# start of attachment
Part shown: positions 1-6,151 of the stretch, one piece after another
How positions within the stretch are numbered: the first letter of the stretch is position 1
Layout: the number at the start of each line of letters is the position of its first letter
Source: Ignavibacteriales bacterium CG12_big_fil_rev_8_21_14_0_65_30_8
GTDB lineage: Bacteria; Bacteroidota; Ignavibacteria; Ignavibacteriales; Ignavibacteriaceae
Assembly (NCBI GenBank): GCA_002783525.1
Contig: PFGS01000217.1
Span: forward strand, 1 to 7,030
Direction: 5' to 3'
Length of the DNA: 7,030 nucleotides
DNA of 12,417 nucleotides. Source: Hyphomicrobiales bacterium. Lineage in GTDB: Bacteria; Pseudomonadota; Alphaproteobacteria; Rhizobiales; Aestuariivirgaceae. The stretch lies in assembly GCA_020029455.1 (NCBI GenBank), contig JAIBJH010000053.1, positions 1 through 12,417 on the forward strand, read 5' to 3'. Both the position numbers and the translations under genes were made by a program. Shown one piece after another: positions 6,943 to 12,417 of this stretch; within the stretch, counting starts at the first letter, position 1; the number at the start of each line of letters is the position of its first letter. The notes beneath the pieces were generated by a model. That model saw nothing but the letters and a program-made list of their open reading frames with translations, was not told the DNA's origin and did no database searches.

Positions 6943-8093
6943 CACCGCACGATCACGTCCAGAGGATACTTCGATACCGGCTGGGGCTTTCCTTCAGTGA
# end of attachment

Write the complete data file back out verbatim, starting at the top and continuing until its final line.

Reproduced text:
Part shown: positions 1-6,151 of the stretch, one piece after another
How positions within the stretch are numbered: the first letter of the stretch is position 1
Layout: the number at the start of each line of letters is the position of its first letter
Source: Ignavibacteriales bacterium CG12_big_fil_rev_8_21_14_0_65_30_8
GTDB lineage: Bacteria; Bacteroidota; Ignavibacteria; Ignavibacteriales; Ignavibacteriaceae
Assembly (NCBI GenBank): GCA_002783525.1
Contig: PFGS01000217.1
Span: forward strand, 1 to 7,030
Direction: 5' to 3'
Length of the DNA: 7,030 nucleotides
DNA of 12,417 nucleotides. Source: Hyphomicrobiales bacterium. Lineage in GTDB: Bacteria; Pseudomonadota; Alphaproteobacteria; Rhizobiales; Aestuariivirgaceae. The stretch lies in assembly GCA_020029455.1 (NCBI GenBank), contig JAIBJH010000053.1, positions 1 through 12,417 on the forward strand, read 5' to 3'. Both the position numbers and the translations under genes were made by a program. Shown one piece after another: positions 6,943 to 12,417 of this stretch; within the stretch, counting starts at the first letter, position 1; the number at the start of each line of letters is the position of its first letter. The notes beneath the pieces were generated by a model. That model saw nothing but the letters and a program-made list of their open reading frames with translations, was not told the DNA's origin and did no database searches.

Positions 6943-8093
6943 CACCGCACGATCACGTCCAGAGGATACTTCGATACCGGCTGGGGCTTTCCTTCAGTGA